The crying shame of this whole story is that Microsoft has given up on Windows security. They have no internal expertise to solve this problem among their 60,000-plus employees, and they apparently have no interest in looking outside for help. I know any number of experts who could give Microsoft some very good guidance on what is needed to fix and secure Windows. There are very good developers Microsoft could call upon to help them. But no, their answer is to rebuild your system every few days and start over. Will Vista be any better?

I don't think so.

Now to Apple and its Boot Camp utility announced this week to allow Intel Mac owners to boot into either OS X 10.4 or Windows XP. Readers (and Wall Street) took this to mean much more than I did, and I like to think I am correct.

Let's take a look and see what this product does -- and doesn't -- do for Apple.

First, we should have seen it coming last week when Apple joined the BAPCo Intel benchmarking group. BAPCo, a consortium of PC hardware and software companies and computer publications, produces standardized benchmark tests, but only for Windows computers. So by joining BAPCo, Apple was saying that it intended to run some version of Windows on Macintosh hardware. Apple doesn't join standards organizations lightly, so Cupertino must expect that the IntelMacs will show quite well against more standard Windows platforms.

Boot Camp, itself, is unexciting. So you can boot into Windows or OS X, big deal. You can't boot into Windows AND OS X. You can't cut and paste data between the two OS's or even access the same data, as far as I can see. For this you'd need Virtual PC - a Microsoft product - if only a version existed for the IntelMac platform.

Some cunning readers see this as a huge coup for Apple that will somehow keep Microsoft from shipping Vista (explain that to me again, please) and eventually take the hardware leadership away from Dell and the software leadership away from Microsoft. Yeah, right.

Boot Camp makes no revenue for Apple and never will. IT IS BETA SOFTWARE. I doubt that its existence, especially as a beta product, is going to make some Fortune 500 company suddenly sanction the purchase of Macs because they can, with some effort and an extra $100, pretend to be Windows machines. While Boot Camp might help show prospective purchasers the superiority of Apple hardware, those purchasers would have to buy their Macs first and then convince themselves that they had done the right thing, which is totally backwards.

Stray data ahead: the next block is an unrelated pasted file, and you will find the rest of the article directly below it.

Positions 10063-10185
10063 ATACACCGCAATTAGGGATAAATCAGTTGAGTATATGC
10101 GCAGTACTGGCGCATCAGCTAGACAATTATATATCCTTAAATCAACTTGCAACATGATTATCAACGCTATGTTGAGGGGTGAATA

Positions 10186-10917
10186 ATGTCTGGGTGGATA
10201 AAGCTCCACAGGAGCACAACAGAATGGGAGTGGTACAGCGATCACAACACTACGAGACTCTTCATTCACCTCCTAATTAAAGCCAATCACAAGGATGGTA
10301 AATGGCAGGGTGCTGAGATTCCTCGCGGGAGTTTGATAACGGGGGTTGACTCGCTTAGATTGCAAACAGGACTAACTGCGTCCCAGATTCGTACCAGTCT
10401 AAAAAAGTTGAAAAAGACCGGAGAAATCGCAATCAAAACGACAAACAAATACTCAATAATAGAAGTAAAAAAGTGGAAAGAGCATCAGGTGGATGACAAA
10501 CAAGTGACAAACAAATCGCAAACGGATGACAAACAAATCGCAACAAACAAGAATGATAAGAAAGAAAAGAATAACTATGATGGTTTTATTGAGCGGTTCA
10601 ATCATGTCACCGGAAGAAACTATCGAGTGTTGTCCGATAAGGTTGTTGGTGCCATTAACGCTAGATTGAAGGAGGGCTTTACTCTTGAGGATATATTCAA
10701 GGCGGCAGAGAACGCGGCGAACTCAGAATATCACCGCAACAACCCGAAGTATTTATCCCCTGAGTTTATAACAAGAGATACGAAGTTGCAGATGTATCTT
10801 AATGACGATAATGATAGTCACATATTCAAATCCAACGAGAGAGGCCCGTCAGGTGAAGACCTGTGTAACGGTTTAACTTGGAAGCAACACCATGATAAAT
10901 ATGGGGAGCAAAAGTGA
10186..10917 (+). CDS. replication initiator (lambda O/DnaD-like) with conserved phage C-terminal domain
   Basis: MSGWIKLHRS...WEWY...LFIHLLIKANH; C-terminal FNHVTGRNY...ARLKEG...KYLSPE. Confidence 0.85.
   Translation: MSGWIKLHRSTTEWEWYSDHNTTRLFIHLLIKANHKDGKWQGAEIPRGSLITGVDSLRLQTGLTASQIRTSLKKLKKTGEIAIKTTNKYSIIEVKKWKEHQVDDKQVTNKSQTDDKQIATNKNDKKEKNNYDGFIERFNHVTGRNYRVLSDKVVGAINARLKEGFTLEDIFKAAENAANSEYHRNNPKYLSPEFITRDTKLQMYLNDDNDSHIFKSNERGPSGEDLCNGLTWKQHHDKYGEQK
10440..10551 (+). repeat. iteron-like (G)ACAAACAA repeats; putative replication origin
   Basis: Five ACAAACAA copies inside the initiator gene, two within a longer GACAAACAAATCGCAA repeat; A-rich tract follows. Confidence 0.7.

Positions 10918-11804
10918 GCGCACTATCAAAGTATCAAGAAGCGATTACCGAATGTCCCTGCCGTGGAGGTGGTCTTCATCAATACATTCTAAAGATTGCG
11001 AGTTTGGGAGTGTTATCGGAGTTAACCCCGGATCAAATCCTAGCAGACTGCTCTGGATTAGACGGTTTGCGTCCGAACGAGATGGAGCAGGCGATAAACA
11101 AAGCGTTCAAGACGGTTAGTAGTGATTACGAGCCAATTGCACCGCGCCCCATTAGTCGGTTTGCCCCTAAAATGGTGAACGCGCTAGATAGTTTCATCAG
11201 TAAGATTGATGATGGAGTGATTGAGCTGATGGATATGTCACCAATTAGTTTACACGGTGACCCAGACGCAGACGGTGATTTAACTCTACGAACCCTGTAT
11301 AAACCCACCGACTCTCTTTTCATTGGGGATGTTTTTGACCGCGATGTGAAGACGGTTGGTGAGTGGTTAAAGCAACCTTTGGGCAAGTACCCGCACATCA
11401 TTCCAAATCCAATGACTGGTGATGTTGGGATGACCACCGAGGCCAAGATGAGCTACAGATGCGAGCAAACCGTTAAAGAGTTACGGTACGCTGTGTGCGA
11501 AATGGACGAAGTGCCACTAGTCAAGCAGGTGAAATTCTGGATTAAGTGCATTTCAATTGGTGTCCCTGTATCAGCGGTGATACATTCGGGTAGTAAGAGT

Readers and pundits alike seem to think that Boot Camp is a surprise for Microsoft, which I guarantee you it is not. I'll get to explaining why that is in a minute, but for the moment just realize with me that the only company that truly benefits from Boot Camp is Microsoft, because they'll get to sell a retail copy of Windows XP for every copy of Boot Camp and retail XP makes Microsoft about three times as much money as the OEM version.

Microsoft LOVES Boot Camp and I am sure they'll say that shortly. After all, Boot Camp sells more copies of Windows without threatening more sophisticated products like Microsoft's own Virtual PC.

One reason why Microsoft isn't surprised by Boot Camp is because Microsoft has been working with Apple to make sure that Windows Vista runs well on IntelMacs. Apple will support Vista dual boot, though I don't know if they will become a Vista OEM, but I can't imagine why they wouldn't if it will help sales.

If Boot Camp is part of an OEM deal worked out with Microsoft, that suggests that Microsoft will take the high ground by offering a version of Virtual PC for IntelMacs. To be perfectly honest here, I KNOW about the Vista compatibility through Microsoft (not Apple) sources, but I am only guessing about the Virtual PC part.

Microsoft and Apple are happy with each other for the moment, and rather than representing some Apple attack on Microsoft, Boot Camp just represents the state of their happy partnership. But this won't last for long. It never does.

I predict that Apple will settle on 64-bit Intel processors ASAP (with FireWire 800 please), and at that time will announce a product similar to Boot Camp to allow OS X to run on bog-standard 32-bit PC hardware, turning the Boot Camp relationship on its head and trying to sell $99 copies of OS X to 100 million or so Windows owners.

That's the point when, as Koppy used to write, the game turns.